There are challenges to ensuring such a system remains as efficient as possible. Human operators can easily miss seasonal changes in demand, availability of staff to access higher inventory, surges in transport of goods between facilities, or obsolescence of certain products. Everything from a seasonal sale to a surge in demand related to current events can impact how much needs to be stocked and when.

For this reason, a good replenishment system needs to be plugged into the entirety of the processtaking in data about staff, demand, sales, upcoming projections, and accessibility of stock both internally and in other facilities.

How Replenishment Systems are Structured

There are several methodologies for warehouse replenishment systems, some of them utilized at different times in the same organization. They include:

  • Demand Replenishment
    For those with a limited number of picking locations, demand replenishment can make sense. This is usually used in full or part when it's not possible to dedicate significant space for any one item unless it is already being picked. But there are other factors to consider here, including dynamic pick slotting and fluctuating demand spikes for certain products.

  • Routine Replenishment
    This form of replenishment is the simplest, triggering restocks when a certain item reaches a minimum threshold. This is the most common replenishment option when the demand remains relatively stable and seasonal shifts can be effectively predicted based on historical data. If there is enough space and data is plentiful, static slotting for long periods of time is more feasible.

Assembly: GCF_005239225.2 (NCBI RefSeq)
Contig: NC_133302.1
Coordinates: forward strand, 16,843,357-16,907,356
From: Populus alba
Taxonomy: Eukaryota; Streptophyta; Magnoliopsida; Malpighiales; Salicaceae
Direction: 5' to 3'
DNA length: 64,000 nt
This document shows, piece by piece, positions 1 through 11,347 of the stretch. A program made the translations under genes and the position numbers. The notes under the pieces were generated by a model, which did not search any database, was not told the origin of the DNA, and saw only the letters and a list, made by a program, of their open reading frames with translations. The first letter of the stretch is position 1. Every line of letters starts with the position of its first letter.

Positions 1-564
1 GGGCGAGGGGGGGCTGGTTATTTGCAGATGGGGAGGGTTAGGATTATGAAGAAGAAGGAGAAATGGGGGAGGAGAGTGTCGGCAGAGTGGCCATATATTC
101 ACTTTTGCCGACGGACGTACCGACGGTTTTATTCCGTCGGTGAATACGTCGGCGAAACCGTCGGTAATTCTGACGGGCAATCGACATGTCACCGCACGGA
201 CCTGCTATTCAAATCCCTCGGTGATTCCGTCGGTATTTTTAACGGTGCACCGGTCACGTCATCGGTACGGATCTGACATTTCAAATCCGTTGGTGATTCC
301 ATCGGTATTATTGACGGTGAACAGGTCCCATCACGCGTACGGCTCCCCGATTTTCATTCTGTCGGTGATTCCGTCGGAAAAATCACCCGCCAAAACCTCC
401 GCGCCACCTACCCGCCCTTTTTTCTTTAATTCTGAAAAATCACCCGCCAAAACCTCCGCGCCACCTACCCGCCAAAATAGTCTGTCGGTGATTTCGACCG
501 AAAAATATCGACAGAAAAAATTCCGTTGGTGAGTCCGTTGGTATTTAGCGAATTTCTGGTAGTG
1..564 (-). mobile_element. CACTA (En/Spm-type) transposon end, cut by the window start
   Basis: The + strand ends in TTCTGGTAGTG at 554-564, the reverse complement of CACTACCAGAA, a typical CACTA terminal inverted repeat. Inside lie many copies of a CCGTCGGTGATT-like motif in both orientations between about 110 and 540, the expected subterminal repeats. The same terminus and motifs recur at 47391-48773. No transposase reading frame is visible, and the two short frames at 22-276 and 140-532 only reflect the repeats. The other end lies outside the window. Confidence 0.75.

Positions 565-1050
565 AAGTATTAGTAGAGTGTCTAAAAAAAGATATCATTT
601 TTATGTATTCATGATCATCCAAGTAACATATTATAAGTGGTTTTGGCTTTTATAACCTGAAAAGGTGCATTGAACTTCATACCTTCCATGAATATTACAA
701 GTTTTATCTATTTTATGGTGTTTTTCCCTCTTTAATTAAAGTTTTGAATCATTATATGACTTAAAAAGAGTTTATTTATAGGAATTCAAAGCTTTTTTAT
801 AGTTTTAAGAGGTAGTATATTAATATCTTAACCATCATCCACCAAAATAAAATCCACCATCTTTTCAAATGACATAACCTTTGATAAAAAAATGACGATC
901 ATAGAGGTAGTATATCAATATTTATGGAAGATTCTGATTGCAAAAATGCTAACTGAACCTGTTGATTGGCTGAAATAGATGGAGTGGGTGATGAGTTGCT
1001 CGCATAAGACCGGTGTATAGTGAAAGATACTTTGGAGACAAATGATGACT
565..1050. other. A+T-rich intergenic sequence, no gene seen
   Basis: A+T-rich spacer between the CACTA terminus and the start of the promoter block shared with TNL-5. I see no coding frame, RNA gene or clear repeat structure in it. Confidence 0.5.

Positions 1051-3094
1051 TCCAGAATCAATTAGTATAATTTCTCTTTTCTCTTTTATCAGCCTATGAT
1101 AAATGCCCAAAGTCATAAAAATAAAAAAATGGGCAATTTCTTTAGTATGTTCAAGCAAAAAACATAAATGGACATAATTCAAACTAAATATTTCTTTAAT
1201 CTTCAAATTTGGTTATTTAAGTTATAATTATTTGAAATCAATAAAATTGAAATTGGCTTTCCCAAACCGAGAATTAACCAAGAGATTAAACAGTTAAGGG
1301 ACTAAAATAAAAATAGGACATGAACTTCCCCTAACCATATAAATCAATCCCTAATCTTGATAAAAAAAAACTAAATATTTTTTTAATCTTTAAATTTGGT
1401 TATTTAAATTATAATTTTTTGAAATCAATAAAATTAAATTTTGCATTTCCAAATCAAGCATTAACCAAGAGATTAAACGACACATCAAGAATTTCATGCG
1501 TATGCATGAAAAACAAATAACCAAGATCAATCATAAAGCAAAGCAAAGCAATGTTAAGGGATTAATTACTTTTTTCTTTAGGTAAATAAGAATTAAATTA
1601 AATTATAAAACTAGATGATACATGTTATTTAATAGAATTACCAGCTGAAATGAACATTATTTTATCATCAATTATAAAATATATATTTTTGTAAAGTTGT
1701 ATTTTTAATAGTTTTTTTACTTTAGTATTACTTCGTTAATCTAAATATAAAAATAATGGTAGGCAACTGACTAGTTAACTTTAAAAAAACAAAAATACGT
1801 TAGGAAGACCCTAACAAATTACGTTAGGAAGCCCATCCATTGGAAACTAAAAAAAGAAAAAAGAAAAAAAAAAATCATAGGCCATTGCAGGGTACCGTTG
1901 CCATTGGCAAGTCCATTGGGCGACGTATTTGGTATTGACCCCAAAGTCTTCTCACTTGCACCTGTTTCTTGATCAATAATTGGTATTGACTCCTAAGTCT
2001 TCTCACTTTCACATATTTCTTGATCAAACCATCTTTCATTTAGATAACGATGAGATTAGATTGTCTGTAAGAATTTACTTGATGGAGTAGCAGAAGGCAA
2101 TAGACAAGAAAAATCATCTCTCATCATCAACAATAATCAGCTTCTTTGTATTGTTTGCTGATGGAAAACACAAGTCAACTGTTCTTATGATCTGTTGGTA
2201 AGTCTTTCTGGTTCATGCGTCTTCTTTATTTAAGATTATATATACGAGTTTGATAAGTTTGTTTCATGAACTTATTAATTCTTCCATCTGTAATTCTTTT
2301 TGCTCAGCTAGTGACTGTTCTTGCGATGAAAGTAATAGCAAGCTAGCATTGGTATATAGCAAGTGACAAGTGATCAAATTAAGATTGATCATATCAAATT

• Top-Off Replenishment
    The last methodology for replenishment is top-off, which often works in tandem with the other two methods. This is when you top off the inventory for specific products based on expected demand or a shift in available staff. If you expect reduced staff availability or if picking activities are reduced for any period of time, having a system that can trigger top-off for high demand products can reduce the need for replenishment later.

Each of these three methods can work well in different situations. The key is to understand what your business's resources allow for and what your current WMS can support.

Implementing a New or Updated Replenishment System

If you are working to improve the efficiency of your warehouse operations, a good warehouse management system that supports dynamic replenishment based on the amount of space you have available, projected demand for key products, and staff availability will allow you to be as efficient as possible, reducing potential delays and keeping everyone on the floor busy. Ideally, your WMS will take care of most of this in the background, without the need for manual intervention.

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Topics: warehouse replenishment

Reid Curley

Written by Reid Curley